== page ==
25th September 2019

How To Forecast Things That Are Unpredictable

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The world often feels like it is full of unpredictable events and behaviours. Making the right choices in demand forecasting can feel like a game of chance, filled with wildcard variables that can threaten the balance of the equation. However, behavioural psychology and human geography can offer powerful insights. Here’s what you need to know.

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Payday… Or Is It?

It is well known that the end of the month – payday – is the time that people tend to splurge. As the date of the next pay cheque nears, people tend to tighten the belt and wait before making purchases. Or, at least, that’s how it used to be. 15.1% of the UK workforce is now self-employed, according to the Office of National Statistics, and this means that 4.8 million people are bouncing between invoices and are as likely to be paid on a random day as a predictable one. Using demand forecasting software can help you gain deep insight into your customer base, and can reveal ebbs and flows in buyer behaviour.

Watch The Weather

A sunny spell can lead to a run on barbeque equipment, whilst thunderstorms can result in a sprouting of umbrellas. However, there is much more to the weather than dictating what activities people engage in. Weather can have a powerful effect on individual and group behaviours. When the sun comes out, inhibitions tend to slip by the wayside as a cheerful holiday mentality takes over. Days of gloom cause people to hunker down, their purchasing brains switched off. Improving demand forecasting accuracy involves being able to read these signs and prepare for the inevitable changes.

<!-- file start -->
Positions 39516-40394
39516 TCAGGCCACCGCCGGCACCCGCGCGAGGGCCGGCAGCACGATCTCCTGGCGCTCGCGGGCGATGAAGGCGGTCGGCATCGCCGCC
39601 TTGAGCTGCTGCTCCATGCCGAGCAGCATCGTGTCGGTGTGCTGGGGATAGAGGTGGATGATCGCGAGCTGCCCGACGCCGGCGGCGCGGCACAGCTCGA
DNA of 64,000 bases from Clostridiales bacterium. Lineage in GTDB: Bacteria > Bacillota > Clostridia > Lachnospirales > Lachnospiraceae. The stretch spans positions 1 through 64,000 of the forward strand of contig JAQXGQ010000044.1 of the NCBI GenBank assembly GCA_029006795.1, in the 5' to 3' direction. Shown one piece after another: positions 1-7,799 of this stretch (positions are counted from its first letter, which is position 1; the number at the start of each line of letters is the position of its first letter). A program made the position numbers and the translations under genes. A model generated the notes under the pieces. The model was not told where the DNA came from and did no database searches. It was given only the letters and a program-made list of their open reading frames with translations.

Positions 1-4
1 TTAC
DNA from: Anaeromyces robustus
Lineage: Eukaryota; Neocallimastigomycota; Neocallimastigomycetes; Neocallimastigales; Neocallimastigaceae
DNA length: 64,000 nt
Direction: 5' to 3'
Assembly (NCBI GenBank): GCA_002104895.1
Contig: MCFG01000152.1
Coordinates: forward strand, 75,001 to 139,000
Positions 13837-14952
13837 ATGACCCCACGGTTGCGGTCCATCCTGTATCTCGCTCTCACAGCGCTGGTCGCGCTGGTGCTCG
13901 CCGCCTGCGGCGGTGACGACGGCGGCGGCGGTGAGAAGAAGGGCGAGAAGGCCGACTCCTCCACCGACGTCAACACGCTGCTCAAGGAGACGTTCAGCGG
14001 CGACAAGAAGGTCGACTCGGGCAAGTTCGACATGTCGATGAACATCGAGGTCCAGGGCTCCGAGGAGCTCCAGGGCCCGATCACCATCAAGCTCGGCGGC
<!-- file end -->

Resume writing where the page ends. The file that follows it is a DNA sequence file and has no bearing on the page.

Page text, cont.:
Listen To History

Sociologists give it the rather unfortunate term of ‘herd mentality’, but there is no escaping the fact that most humans follow trends. Although forecasting these can be a little unpredictable, there is much more certainty to it than many think. For instance, the current public outcry regarding plastic waste was clearly foreshadowed by the ozone layer drama in the 1980s, and companies that were on the ball could have easily seen that sustainable products would be a good investment. Thankfully, retail demand forecasting software is excellent at noticing behavioural patterns and offering pathways.

Keep An Eye On Politics

Famously, politics are included in Porter’s Five Forces model. If people feel uncertain, nervous, or have good reason to be jittery, their spending habits change. Currency fluctuations are a good indicator of buying habits, but any change can rock the boat. When it comes to improving retail demand forecasting, having an awareness that steps beyond the revolving doors is vital. Political change affects everything, including demand.

Sometimes It’s Personal

From binge eating to impulse buying, human responses to change, major life events, and emotional distress are fairly universal. Everyone has their own coping mechanisms. However, these can seem to spring out of nowhere, and to the demand forecasting manager these trends can seem baffling. Advanced analytics help to un-muddle the picture by identifying shifts in audiences. This takes the hard work out of knowing who to target, and also makes life easier for the consumer by matching them with the right stream of information.

For more information about how to improve demand forecasting accuracy, speak with one of our advisers today.

Image source: Pixabay


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